Reply
      • Corine

        Hello Joel. I have been wondering about where to buy my isbn codes . So it’s not related to where you are selling, but to where your company is registered. Correct? So a Portuguese ISBN for example can be located/ used worldwide? Into which national library would such a book be accepted? My guess is Portugal. What if I want to be visible in the American library? Would a CreateSpace ISBN be advantageous ? Hope I am being clear.

        Reply
        • Joel Friedlander

          Corine, you are correct. You acquire the ISBN in the country in which your publishing company is located. Books with your ISBN can be sold anywhere.

          Reply
    • Amar Vyas

      Hi Jitender and Joel,

      The process for getting ISBN in India has changed- one has to fill an online form and follow a bunch of processes. Getting iSBN in India is still free, but it takes about 6 weeks to get the iSBN issues. I would highly recommend watching this How To Video:
      http://ow.ly/s9Zw303rVsU
      Not because I created it but because working with the website takes some patience.

      The website for getting iSBN is http://www.isbn.gov.in

      Reply
  7. K Alex

    I have a quick question in reference to ISBN’s. I plan on only doing softback books so do I need a different ISBN for that?

    Reply
    • Joel Friedlander

      If you plan to publish and sell a paperback through normal retail channels like Amazon.com and in bookstores, you will need an ISBN and a barcode version of the ISBN for the back cover.

      Reply
  8. Laura French

    I’m feeling a bit stupid and hoping you can help me out. I’m self publishing and I bought 10 ISBN numbers. In my account with Bowkers, the ten numbers showed up in a list. In the column on the left, each lines says”Assign Title”. As I understand it, I need one number for my paperback, one number for hard cover, and one for my e-book version. But they all have the same title. So will there be three lines with the same title, but different numbers? I don’t really know how to use the numbers now that I have them and I can’t find anything that explains it. And once I assign the title, is there more to do?

    Reply
    • Joel Friedlander

      Laura,

      Thanks for your question, you’ve made me realize it’s missing from my other articles. Basically, Bowker sells you the 10 numbers, it’s up to you to assign them to your individual books. Eash separate edition requires a separate ISBN, so you are correct: 1 for your paperback, 1 for for your hardcover, 1 for your ePub ebook. And yes, the title will be the same, but the format for each will be different, and that’s what’s important. If you’re hiring a cover designer, just give them to your designer and note which is assigned to each edition. Your designer will use the ISBN to generate a barcode for the back cover. You should also note the ISBNs (all 3) on your copyright page.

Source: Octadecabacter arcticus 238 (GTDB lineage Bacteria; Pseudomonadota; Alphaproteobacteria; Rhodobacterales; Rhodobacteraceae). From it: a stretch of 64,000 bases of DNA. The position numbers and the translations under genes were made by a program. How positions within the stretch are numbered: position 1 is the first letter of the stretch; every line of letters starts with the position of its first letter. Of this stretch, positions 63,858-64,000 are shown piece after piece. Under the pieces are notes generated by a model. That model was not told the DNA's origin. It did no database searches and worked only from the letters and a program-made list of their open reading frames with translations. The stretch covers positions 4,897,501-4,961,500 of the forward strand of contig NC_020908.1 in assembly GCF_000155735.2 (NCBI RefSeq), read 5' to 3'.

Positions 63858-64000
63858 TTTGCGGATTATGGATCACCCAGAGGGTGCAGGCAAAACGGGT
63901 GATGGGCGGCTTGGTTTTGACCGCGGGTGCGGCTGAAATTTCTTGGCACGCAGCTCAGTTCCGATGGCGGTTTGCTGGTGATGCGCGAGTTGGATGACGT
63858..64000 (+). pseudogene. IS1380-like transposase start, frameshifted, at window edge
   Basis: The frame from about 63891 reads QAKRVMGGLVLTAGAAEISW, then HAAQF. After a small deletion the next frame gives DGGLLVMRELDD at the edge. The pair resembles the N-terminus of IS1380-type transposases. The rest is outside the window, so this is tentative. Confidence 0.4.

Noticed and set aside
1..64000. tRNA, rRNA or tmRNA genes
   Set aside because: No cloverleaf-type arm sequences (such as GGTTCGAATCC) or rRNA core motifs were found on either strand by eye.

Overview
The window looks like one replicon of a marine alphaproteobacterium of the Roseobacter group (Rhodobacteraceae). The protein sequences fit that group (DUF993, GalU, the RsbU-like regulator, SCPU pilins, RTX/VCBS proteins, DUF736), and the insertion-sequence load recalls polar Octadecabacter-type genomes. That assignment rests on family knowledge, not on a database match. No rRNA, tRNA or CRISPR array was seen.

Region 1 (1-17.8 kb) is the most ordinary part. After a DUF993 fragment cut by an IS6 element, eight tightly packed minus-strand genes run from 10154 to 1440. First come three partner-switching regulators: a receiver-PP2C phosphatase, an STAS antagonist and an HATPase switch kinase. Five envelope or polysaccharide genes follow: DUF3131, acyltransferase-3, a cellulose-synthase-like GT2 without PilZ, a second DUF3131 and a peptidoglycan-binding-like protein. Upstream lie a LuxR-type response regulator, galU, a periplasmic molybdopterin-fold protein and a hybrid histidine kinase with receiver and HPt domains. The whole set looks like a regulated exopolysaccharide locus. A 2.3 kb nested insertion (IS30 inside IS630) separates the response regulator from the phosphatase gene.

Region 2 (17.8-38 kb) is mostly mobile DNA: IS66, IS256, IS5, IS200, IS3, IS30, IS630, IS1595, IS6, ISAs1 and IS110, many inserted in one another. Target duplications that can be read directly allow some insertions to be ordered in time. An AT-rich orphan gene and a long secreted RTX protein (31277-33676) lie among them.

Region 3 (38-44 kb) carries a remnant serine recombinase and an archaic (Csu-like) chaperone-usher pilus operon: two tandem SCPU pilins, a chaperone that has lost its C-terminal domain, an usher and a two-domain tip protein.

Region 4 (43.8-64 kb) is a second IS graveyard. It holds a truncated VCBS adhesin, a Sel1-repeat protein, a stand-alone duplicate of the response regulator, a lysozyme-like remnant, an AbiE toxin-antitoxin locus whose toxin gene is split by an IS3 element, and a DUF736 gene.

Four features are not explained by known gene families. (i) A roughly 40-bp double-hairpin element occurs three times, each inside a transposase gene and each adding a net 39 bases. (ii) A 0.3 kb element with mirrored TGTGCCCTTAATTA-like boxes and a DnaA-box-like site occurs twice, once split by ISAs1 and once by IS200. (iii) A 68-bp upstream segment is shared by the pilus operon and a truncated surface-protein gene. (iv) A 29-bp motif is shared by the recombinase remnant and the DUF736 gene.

Reply
      • Laura French

        Thank you so much! You are so helpful!

        Reply
      • Rasha Morsi

        Hi Joel,

        Do I need to use a different ISBN for my iBook and another for my Nook book (ePub)? I am self publishing and I thought I read somewhere that each e-version needed a different ISBN so I did just that but after reading these responses I am not sure.

        Also, I can’t seem to be able to search for my ISBN and find it. I was trying to adopt the book in my class and the search engine for the adopt option on our campus’ Barnes and Noble site could not find it. Do I need to do something to make it searchable? I had already added all the details in the Bowker MyIdentifiers account (except the actual pdf of the book).

        Thank you very much for your help!

        Reply
  9. miriamed

    If you have an isbn number, and are intending to sell your product, can you make multiple copies of it and distribute them for free?

    Reply
    • Joel Friedlander

      miriamed, I’m not certain exactly how “intending to sell” and “for free” go together, but yes, of course, the ISBN does not restrict you in any way, it’s just a convenient way to track individual editions of books.

      Reply
      • Elizabeth Mueller

        I think she means that ISBNs are available only for books intended for sale purposes.

        Thank you for such an informative post, for your replies to your readers. You rock!

        Elizabeth

        Reply
  10. Sarah Showalter

    Hello! Thank you for this information.

    What I’m hoping you can answer is whether or not you can start of with a FREE ISBN (I’m thinking CreateSpace) and then buy another ISBN later should the book do well enough that you’ll be selling it through other channels.

    I’m hoping mine will do well, but for starters, I’ll simply be doing print-on-demand through createspace and ebook sales through amazon and smashwords.

    Thank you for the information!

    Reply
    • Joel Friedlander

      You could, but I don’t recommend it. Following this plan you would end up with 2 identical books from the same publisher but with different ISBNs, and that’s not a good idea. Invest in your future, buy your own ISBNs. They never wear out or expire, you know.